Colorado seeing first widespread wintry blast
October 4, 2013 1:52PM
Gurpreet Gill gathers her thoughts Thursday Oct. 2013, in Salina, Colo., while standing in the aftermath of a mudslide that trapped her and others. The flooding and mudslides destroyed nearly 1800 homes in Colorado. (AP Photo/The Daily Camera, P) NO SALES
Updated: October 4, 2013 1:58PM
DENVER (AP) — Snow was falling across the northern half of Colorado on Friday, but it didn’t cause any major crop damage or disrupt repairs to roads damaged by flooding.
The state Department of Transportation reported wintry weather from Colorado Springs to Wyoming, and from Vail to Denver.
Agency spokeswoman Amy Ford said road repair crews were on the job Friday, despite the weather.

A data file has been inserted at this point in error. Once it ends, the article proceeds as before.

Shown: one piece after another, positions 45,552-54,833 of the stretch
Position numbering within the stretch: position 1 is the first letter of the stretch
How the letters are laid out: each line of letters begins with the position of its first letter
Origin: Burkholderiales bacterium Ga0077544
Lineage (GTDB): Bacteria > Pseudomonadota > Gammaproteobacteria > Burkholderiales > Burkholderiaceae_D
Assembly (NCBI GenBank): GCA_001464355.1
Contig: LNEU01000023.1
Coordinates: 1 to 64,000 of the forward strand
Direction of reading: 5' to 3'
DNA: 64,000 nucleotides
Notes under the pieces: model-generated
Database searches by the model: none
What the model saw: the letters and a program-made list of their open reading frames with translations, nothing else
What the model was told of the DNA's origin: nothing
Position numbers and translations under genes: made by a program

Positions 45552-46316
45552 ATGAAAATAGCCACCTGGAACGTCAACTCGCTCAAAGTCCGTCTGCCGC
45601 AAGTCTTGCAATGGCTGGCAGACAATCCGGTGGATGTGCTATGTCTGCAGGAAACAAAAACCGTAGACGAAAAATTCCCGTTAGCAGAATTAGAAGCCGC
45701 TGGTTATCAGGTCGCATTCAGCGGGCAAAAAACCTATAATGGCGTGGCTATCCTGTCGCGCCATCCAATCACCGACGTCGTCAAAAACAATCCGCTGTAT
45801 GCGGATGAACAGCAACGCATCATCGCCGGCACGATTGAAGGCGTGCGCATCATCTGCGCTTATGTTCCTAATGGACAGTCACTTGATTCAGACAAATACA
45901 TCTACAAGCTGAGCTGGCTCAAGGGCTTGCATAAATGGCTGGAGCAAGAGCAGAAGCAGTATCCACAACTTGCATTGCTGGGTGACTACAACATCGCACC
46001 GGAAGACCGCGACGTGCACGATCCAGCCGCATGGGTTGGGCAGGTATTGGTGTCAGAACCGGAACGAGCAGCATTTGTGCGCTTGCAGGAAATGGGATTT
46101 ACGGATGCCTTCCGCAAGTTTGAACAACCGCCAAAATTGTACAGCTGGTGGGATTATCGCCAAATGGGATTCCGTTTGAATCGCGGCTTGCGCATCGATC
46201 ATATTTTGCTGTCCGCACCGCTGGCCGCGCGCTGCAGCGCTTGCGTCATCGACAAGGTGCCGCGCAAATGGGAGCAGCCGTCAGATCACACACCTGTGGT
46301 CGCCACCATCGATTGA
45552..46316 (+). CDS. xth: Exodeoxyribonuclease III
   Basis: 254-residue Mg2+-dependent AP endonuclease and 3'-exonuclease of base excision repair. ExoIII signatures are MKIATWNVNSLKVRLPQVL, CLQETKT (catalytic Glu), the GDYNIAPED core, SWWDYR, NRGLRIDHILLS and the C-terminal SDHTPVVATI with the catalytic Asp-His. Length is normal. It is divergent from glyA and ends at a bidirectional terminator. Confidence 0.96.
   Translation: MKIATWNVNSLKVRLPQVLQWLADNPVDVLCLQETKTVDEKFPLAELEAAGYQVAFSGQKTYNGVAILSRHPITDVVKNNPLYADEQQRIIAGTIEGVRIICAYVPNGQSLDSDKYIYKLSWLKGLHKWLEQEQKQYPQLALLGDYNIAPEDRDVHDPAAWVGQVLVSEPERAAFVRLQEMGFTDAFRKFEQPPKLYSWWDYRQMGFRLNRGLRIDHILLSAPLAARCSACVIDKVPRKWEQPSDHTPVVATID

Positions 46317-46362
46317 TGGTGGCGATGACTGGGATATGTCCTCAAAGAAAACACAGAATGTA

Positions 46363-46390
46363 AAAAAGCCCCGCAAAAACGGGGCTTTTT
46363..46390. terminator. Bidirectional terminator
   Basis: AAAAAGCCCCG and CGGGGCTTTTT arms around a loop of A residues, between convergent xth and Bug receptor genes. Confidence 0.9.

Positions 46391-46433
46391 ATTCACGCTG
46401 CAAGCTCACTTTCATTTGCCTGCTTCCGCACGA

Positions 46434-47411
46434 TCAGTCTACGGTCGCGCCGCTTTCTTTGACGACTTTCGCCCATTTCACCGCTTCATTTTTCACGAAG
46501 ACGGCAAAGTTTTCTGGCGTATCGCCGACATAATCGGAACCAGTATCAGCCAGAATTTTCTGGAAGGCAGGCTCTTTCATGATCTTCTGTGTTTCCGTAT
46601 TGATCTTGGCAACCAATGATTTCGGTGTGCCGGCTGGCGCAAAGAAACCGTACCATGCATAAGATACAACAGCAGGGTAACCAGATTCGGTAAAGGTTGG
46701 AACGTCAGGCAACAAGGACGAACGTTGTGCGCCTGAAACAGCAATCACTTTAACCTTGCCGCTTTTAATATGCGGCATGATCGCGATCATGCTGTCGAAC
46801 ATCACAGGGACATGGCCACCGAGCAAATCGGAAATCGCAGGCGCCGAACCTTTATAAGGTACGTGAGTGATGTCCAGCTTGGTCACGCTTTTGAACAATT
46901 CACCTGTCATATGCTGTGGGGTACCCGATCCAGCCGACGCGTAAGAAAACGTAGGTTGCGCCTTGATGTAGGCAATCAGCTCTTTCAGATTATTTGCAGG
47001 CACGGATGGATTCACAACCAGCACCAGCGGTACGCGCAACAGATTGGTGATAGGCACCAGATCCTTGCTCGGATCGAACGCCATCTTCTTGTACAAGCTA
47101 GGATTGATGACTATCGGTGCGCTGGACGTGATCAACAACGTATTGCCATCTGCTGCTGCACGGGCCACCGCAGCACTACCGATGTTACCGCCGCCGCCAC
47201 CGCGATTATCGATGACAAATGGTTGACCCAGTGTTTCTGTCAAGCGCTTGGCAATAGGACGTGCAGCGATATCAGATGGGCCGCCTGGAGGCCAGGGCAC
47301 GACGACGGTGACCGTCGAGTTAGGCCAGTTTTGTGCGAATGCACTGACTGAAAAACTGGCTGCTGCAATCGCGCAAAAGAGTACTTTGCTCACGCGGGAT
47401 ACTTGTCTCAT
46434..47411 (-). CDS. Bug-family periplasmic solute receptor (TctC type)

“The crews will be out their working through rain, sleet and snow, as long as they can do it safely,” Ford said.
The damage to state highways alone is about $430 million, officials said, with 200 miles of roads and 50 bridges destroyed. The flooding also caused eight confirmed deaths and damaged or destroyed nearly 1,800 homes.
Jim Kalina of the National Weather Service in Boulder said another 3 to 8 inches of snow was expected in the Colorado mountains, with up to a foot of snow in some area as the storm moves out.
Forecasters said the snow will be heaviest in the higher mountains north of Berthoud Pass.
Forecasters said winds over 60 mph are likely in the eastern plains as the storm exits the state during the day Friday. The Colorado Department of Agriculture said there have been no reports of major crop damage from the fall storm.